US Embassy launches NASA MAIA program in Ethiopia

The Ethiopian Wildlife and Natural History Society and the U.S. Embassy in Addis Ababa, Ethiopia today launched the next phase of the NASA MAIA program in Ethiopia that analyzes effects of air pollution on human health.

The Multi-Angle Imager for Aerosols (MAIA) investigation will seek to understand how different types of air pollution affect human health. The event which includes celebrating Earth Day, marked the installation of several ground-based air quality monitors and the preparation for integration with satellite-based measurements of air pollution in Addis Ababa, according to the press statement from the US Embassy in Addis Ababa.

Chargé d’Affaires Ambassador Jacobson urged cooperation to combat climate change saying, “No country alone can solve the problems facing our planet. Working together is the only way to advance our environmental priorities and solve the global problems we face.”

When fully operational, NASA’s Multi-Angle Imager for Aerosols (MAIA, pronounced “Maya”) mission will produce daily maps of particulate matter (PM) pollution exposure over at least 10 globally distributed Primary Target Areas (PTAs), including Addis Ababa. The primary goal of the MAIA investigation is to enable health studies in regions impacted by different levels, types, and sources of PM pollution. MAIA data products will enable scientists to explore the effects of mixtures of PM pollution on health outcomes, including those associated with prenatal and early childhood exposure to PM pollution.

As part of the MAIA project, air quality monitors have been installed at the U.S. Embassy, an Embassy warehouse, and Addis Ababa University. These monitors will provide verification of the data collected by the satellite. In addition, the monitors will provide more detailed information on PM pollution in Addis Ababa than has been available previously, allowing for more precise identification of pollution types and sources.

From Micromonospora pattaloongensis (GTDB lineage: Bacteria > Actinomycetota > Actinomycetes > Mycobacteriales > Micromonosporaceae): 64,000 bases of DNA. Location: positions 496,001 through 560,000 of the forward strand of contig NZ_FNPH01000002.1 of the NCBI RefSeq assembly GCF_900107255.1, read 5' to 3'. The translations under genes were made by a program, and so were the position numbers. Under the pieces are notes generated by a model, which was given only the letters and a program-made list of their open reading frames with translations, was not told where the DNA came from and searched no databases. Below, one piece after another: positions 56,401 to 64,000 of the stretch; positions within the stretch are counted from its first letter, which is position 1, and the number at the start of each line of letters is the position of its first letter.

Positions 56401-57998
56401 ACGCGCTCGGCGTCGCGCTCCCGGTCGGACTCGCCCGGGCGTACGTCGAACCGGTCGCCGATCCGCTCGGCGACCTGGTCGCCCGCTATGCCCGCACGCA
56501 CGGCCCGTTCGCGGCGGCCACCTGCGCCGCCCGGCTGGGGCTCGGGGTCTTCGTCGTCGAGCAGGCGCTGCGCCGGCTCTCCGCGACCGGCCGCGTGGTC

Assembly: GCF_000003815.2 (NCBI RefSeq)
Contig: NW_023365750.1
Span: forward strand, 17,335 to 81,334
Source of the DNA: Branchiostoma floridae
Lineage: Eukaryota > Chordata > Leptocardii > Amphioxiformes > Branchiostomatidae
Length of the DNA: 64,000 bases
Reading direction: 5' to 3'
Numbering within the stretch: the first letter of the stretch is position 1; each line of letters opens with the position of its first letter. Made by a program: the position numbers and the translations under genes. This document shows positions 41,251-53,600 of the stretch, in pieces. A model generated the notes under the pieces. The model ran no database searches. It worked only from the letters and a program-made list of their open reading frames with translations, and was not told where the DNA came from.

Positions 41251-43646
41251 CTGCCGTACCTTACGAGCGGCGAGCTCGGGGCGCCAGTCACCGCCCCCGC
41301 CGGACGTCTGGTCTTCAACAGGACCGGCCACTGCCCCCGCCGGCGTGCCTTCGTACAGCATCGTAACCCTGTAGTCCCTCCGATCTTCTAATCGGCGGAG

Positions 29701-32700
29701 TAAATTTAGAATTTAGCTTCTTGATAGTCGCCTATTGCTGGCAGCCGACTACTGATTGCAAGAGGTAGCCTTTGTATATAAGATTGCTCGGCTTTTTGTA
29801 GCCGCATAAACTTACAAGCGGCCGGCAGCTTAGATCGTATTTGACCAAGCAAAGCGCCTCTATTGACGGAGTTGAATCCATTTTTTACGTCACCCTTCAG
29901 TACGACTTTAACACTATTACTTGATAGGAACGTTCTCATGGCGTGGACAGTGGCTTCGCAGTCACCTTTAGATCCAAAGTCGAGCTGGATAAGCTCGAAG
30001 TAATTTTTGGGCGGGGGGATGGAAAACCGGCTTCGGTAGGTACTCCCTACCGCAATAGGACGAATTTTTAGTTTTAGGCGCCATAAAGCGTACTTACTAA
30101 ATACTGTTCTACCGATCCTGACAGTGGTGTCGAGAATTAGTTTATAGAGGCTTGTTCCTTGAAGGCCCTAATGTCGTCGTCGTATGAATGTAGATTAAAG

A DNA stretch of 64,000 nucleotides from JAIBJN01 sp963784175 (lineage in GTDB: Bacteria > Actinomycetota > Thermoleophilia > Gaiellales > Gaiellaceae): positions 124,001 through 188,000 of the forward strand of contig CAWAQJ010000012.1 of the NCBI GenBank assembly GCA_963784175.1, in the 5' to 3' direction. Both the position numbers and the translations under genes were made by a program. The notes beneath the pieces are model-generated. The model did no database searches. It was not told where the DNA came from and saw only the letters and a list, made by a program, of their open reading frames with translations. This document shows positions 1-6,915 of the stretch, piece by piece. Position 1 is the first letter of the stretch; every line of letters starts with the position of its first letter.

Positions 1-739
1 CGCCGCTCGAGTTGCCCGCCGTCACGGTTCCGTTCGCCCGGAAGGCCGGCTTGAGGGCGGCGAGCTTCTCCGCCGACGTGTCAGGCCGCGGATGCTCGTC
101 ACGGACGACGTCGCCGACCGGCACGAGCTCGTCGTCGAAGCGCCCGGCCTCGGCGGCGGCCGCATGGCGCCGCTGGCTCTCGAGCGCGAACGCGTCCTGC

Poor air quality has a significant direct impact on the health of those living in Addis Ababa. Particulate matter concentrations in Addis Ababa are two to three times higher than the standards set by both Ethiopia and the World Health Organization (WHO). It is estimated that as much as five percent (5%) of all deaths in Ethiopia are linked to breathing PM pollution.

The three major questions MAIA aims to address are:
1- What types of airborne particles are dangerous over the short term (days to weeks)? Acute air pollution events have been linked to asthma flare-ups, hospital admissions and premature deaths.

2- What types of airborne particles are dangerous during pregnancy? Breathing air pollution is linked to problems like high blood pressure during pregnancy and low birth weight in infants.

3- What types of airborne particles are dangerous over the long term (multiple years)? Chronic exposure to air pollution causes heart disease and stroke. It is also linked to lung cancer and other respiratory illnesses. The impacts of long-term exposures are known to be much greater than those associated with short-term exposure.
We also have two secondary